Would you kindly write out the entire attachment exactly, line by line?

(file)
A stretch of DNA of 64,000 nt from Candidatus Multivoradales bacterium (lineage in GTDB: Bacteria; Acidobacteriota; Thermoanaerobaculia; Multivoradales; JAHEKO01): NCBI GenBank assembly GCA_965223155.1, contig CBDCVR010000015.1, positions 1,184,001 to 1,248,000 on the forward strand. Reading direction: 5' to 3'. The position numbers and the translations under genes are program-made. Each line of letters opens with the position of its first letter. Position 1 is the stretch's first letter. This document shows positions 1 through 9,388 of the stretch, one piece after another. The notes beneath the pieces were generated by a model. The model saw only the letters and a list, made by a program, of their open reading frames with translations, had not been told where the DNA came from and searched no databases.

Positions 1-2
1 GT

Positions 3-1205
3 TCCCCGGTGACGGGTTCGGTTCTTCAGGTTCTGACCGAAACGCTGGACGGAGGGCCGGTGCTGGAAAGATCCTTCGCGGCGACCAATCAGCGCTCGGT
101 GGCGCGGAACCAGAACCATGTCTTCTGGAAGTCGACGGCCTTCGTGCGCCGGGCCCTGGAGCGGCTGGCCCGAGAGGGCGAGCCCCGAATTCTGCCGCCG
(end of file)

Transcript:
A stretch of DNA of 64,000 nt from Candidatus Multivoradales bacterium (lineage in GTDB: Bacteria; Acidobacteriota; Thermoanaerobaculia; Multivoradales; JAHEKO01): NCBI GenBank assembly GCA_965223155.1, contig CBDCVR010000015.1, positions 1,184,001 to 1,248,000 on the forward strand. Reading direction: 5' to 3'. The position numbers and the translations under genes are program-made. Each line of letters opens with the position of its first letter. Position 1 is the stretch's first letter. This document shows positions 1 through 9,388 of the stretch, one piece after another. The notes beneath the pieces were generated by a model. The model saw only the letters and a list, made by a program, of their open reading frames with translations, had not been told where the DNA came from and searched no databases.

Positions 1-2
1 GT

Positions 3-1205
3 TCCCCGGTGACGGGTTCGGTTCTTCAGGTTCTGACCGAAACGCTGGACGGAGGGCCGGTGCTGGAAAGATCCTTCGCGGCGACCAATCAGCGCTCGGT
101 GGCGCGGAACCAGAACCATGTCTTCTGGAAGTCGACGGCCTTCGTGCGCCGGGCCCTGGAGCGGCTGGCCCGAGAGGGCGAGCCCCGAATTCTGCCGCCG